According to a study commissioned by the UK Government, covid-19 cases are “rising exponentially” across England mainly among the younger and mostly unvaccinated age groups.
Infections have reportedly increased by 50% taken between 3 May and 7 June which coincides with the rise of the so called Indian or Delta variant .
New data from nearly 110,000 home swab tests taken between May 20 and June 7 suggests that Covid cases are doubling every 11 days.
MSN reports: The number of COVID-19 cases is doubling every 11 days, according to data from the REACT-1 study by scientists at Imperial College London, who said their findings showed a “rapid switch” from the Alpha variant to Delta.
The figures also show that one in 670 people was infected, with the highest prevalence in the North West.
Stephen Riley, professor of infectious disease dynamics at Imperial and one of the study authors, said the exponential increase in prevalence is being driven by infections among younger people.
The REACT-1 study showed prevalence is highest among those aged five to 12, as well as younger adults aged 18 to 24.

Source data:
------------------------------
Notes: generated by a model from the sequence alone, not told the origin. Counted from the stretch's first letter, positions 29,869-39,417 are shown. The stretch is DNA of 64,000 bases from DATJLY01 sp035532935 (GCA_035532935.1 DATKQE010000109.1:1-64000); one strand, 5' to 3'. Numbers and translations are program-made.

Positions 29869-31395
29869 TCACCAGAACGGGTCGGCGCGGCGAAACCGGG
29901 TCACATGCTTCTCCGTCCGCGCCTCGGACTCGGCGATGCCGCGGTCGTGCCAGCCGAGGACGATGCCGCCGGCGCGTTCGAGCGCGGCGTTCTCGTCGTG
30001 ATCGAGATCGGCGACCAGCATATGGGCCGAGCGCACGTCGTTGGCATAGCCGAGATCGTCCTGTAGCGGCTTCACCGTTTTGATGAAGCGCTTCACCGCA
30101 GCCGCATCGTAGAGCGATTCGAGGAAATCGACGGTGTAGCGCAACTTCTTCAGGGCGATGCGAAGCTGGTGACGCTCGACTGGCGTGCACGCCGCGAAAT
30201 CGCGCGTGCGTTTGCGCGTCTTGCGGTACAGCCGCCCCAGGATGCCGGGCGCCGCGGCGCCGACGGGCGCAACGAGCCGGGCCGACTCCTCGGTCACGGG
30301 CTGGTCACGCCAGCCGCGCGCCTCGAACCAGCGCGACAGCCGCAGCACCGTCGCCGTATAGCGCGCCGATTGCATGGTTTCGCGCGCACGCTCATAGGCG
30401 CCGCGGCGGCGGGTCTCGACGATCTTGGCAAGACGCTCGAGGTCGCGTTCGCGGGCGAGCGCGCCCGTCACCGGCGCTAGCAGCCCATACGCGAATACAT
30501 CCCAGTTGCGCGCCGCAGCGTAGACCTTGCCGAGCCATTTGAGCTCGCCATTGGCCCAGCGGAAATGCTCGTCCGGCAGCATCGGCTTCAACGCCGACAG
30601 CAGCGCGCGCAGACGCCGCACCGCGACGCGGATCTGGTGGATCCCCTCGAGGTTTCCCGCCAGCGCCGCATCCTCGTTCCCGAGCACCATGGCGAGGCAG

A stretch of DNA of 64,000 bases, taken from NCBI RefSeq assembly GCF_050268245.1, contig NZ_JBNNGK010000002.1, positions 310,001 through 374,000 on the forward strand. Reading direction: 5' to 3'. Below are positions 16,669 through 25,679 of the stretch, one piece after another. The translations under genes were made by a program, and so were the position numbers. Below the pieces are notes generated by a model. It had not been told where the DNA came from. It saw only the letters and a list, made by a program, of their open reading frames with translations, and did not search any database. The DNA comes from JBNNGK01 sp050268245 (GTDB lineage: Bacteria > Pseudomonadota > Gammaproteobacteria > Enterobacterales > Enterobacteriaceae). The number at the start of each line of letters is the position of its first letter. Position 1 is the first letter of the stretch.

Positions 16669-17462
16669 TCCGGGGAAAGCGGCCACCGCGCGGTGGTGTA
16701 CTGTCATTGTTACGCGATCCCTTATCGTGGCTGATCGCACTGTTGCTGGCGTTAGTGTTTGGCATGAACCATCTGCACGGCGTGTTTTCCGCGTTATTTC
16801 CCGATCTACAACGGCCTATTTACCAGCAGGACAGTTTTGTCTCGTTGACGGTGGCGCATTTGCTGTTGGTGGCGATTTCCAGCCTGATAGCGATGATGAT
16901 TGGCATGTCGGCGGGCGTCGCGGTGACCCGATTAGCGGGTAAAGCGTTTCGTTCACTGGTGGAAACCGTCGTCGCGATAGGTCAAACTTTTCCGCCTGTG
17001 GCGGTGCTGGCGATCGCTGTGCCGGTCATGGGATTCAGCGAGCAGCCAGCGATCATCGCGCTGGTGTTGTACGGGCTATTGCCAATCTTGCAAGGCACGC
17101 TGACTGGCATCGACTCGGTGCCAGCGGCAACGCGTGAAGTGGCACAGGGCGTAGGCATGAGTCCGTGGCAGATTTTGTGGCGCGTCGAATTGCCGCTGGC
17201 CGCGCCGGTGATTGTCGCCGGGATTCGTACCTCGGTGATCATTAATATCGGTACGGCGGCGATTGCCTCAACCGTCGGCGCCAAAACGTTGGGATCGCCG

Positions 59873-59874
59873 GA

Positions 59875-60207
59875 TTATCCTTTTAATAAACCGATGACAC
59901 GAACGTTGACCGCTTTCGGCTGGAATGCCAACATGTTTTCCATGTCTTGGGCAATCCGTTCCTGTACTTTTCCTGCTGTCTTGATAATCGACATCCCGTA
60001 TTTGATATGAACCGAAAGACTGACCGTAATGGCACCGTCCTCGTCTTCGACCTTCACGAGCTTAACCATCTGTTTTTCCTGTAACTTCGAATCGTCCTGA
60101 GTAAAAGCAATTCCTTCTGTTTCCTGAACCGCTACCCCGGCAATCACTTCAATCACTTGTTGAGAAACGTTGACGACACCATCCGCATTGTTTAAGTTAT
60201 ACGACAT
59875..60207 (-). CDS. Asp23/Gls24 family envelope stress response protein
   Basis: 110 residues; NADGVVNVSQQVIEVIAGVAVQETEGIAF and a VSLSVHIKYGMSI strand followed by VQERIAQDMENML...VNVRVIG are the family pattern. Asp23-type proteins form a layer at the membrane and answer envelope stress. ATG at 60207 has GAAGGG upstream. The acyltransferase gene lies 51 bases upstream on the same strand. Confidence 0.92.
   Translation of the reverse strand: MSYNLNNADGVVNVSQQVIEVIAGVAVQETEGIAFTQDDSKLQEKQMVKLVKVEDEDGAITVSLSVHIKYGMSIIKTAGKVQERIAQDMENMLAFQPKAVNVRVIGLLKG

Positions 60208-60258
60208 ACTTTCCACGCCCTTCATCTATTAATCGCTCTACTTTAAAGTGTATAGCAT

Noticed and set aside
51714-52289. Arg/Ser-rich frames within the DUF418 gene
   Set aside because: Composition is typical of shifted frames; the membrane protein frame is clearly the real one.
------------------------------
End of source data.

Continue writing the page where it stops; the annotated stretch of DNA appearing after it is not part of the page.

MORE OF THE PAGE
(REACT or REal-time Assessment of Community Transmission is a series of studies that are using home testing to improve our understanding of how the COVID-19 pandemic is progressing across England.)
Infections in these age groups are about five times higher than in those aged over 65, who are mostly fully vaccinated.
Commenting on the findings, Prof Riley said: “The key thing to point out here is that we are in a very different part of the epidemic in the UK and it is very difficult to predict the duration of the exponential phase.
“Last autumn and last spring… when we started to observe exponential growth – in some ways it was much more alarming because we knew there was very, very little immunity in the population.
“(But now) because of the vaccination (programme), we know there is a lot of immunity in the population.
“Even though there is a lot of immunity, it does not prevent some exponential growth and that is what we are seeing here.”
The scientists said the expansion of the vaccination programme “should help substantially to reduce the overall growth of the epidemic”.